Research always goes hand-in-hand with funding. Without funding, a country’s science and research cannot progress. The European Union has been providing significant research funding, largely through the Horizon 2020 program. But the scenario has changed after Brexit. EU research funding has been under question since the announcement of Brexit. The discussion is still on. According to the most recent update, the European Parliament is planning to increase research spending to at least €120 billion in the next seven-year EU budget cycle. This EU budget is supposed to come into effect after 2021.
European Parliament’s New Plans
The European Parliament explains that the current €77 billion research programme is no longer enough for the high demands of the applicants. The parliament wants to increase the budget by quite a huge amount, followed by sparing research from spending cuts in 2020. Recently, a number of commissioners and member state ministers have met to discuss the fate of EU funding without UK and having difficult times ahead with Poland and Hungary. The commissioners and the ministers shared a large number of testimonials on increasing the budget for innovation. The speakers were of the opinion that in order to get more research funding, even the researchers have to present some groundbreaking ideas. The research programmes include the work on Framework 9, which has been backlogged for a very long period of time within the scientific community itself. Besides these, the European Parliament is planning to triple the €17 billion Erasmus student exchange budget. Also, the parliament has plans for cohesion funding for poorer regions and common agriculture policy subsidies for farmers.
The Old Promise by EU Ministers
But there had been some promises which were not kept. The EU research ministers had agreed in October that there should be a significant increase in research funding. However, the EU budget for research did not increase. This raised some concerns about progress for Framework 9. This breach of promise on the part of the European Council had come as a great blow for the research community. The Council of Ministers meeting agreed in the end that research should be a priority. They also agreed that significant funds should be set aside for research. The final document did not specifically state the extent of the increase. Estonia’s research minister said the Council meeting was tense. The EU research commissioner, however, has accepted the agreement. He also called for greater investment in research and innovation.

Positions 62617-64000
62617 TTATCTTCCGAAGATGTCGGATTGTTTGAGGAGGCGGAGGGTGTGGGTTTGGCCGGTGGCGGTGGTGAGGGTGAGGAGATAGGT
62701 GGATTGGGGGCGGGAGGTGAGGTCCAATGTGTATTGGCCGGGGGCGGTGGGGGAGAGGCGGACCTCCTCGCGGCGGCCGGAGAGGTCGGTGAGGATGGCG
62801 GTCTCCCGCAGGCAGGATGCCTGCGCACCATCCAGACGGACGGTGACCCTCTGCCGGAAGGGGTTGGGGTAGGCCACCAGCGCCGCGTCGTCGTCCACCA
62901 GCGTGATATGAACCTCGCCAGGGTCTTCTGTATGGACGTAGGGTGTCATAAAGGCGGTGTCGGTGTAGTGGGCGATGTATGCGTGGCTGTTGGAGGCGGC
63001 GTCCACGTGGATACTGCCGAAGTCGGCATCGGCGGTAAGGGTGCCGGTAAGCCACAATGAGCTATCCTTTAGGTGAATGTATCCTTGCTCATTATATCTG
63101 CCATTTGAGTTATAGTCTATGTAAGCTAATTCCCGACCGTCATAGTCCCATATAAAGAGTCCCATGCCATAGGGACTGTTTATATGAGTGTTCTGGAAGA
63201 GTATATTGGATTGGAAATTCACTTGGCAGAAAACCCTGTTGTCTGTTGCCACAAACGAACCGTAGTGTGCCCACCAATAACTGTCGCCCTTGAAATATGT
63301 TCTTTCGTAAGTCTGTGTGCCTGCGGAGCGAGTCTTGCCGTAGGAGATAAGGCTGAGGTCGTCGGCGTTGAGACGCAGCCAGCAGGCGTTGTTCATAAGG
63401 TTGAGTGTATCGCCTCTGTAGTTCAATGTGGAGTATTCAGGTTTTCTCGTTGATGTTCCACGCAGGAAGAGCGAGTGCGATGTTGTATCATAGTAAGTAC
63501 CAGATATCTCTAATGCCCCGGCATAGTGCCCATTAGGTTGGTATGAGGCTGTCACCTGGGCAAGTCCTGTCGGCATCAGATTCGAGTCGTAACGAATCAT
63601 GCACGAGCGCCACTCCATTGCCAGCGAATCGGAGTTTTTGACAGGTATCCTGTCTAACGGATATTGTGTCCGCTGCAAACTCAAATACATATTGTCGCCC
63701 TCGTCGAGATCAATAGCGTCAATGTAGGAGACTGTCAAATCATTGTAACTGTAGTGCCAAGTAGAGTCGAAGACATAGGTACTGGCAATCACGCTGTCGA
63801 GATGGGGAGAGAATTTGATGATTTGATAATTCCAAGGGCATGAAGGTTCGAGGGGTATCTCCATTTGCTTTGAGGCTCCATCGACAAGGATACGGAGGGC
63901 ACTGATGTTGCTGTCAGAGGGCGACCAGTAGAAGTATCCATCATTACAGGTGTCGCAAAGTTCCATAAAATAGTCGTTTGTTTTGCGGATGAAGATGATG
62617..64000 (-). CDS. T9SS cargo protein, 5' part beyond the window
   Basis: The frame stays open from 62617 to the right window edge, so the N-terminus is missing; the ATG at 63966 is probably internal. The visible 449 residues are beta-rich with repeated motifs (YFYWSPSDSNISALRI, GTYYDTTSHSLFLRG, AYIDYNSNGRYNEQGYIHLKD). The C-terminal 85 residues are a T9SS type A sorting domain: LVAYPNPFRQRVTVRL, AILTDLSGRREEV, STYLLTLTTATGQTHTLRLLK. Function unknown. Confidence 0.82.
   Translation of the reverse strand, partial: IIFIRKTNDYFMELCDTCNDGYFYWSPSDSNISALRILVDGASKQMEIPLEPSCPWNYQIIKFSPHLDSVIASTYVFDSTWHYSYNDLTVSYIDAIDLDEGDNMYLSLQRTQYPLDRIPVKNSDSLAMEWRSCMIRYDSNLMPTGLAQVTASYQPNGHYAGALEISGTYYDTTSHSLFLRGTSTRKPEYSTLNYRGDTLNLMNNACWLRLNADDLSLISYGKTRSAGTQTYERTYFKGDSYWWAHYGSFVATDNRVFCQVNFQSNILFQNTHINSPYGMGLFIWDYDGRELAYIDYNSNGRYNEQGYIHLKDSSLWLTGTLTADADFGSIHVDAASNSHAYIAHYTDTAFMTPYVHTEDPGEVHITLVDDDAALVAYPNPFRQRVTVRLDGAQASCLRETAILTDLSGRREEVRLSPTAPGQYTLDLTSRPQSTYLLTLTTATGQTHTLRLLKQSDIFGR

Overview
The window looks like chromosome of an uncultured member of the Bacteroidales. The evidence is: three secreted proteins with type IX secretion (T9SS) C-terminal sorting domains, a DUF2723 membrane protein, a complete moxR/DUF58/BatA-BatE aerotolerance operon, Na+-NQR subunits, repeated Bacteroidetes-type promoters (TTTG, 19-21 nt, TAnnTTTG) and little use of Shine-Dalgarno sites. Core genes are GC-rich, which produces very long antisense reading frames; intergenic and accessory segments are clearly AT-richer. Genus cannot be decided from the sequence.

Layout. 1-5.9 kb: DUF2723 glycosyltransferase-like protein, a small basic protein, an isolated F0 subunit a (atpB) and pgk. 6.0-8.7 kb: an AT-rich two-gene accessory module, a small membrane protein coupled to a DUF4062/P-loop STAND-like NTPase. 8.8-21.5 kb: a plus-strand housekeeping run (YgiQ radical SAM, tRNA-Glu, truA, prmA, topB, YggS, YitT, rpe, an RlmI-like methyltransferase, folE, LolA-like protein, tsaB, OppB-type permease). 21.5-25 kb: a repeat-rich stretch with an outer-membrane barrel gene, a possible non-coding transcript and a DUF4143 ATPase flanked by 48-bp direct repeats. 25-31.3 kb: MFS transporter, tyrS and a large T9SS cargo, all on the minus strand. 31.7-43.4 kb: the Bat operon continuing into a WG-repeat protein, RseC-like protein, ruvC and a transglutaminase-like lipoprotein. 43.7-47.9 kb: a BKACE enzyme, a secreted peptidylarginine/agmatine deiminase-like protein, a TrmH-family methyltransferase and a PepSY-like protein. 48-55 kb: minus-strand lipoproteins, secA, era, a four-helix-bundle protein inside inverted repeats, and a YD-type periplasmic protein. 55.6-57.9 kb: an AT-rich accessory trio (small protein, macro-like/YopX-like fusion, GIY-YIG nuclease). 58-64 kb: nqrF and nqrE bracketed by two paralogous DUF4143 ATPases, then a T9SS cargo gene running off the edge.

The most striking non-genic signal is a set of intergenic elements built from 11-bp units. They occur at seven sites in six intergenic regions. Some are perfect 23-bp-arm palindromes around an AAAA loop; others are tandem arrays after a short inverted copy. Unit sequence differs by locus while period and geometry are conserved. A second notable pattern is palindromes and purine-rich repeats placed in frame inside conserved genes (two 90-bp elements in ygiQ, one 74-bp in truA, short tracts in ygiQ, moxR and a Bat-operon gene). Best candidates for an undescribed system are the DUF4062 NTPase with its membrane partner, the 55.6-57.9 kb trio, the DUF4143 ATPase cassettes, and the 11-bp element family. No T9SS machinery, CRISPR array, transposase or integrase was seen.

The EU research ministers meeting supported Framework 9 in principle. Framework 9 will focus on green transportation, nanotechnology, and food security among others. The EU research ministers did not say how these goals would be accomplished.
Breach of Promise
The League of European Research Universities and European Association of Research and Technology Organizations (EARTO) supported the text. However, they did not deal with the need for an increased budget. It also failed to address the impact of Brexit. The League urged the ministers to convince their government colleagues to support an increase in research funding. EARTO was in favour of the stated ambition for the EU to spend 3% of its GDP on research and development. EARTO agreed that the principles of Framework 9 should be cooperation, excellence, impact and openness.
This text, however, was not met with approval from some sections of the research community. Science Europe is a group of major research funders and researchers. Its members were not quite happy with the final text of the Council of Ministers meeting. They urged the ministers to go back to their original stand and provide a significant increase in the EU budget for research.
But with a concluding note, we can say that the emphasis on funding research has been paying off. European Union firms have increased their investment in R&D. The world’s top 2,500 most research intensive companies increased their R&D investment by 5.8% in 2016. EU companies had an increase of 7%. This growth largely focused on ICT, health, and the automotive sectors.These top 2,500 companies invested €741.6 billion in R&D. EU companies were responsible for about 26% of that, investing €192.5 billion in 2016.
The EU is home to the second largest number of these R&D intensive companies in the world. (About 567 of the companies have headquarters in the EU). With the research funding on the rise and implementation of new plans of the parliament, EU research funding may no longer be an issue.
Is there a way to raise the funds needed for more research and innovation? What do you think the UK should offer the EU to continue to be part of its Framework programs? Please share your thoughts with us in the comments section below.
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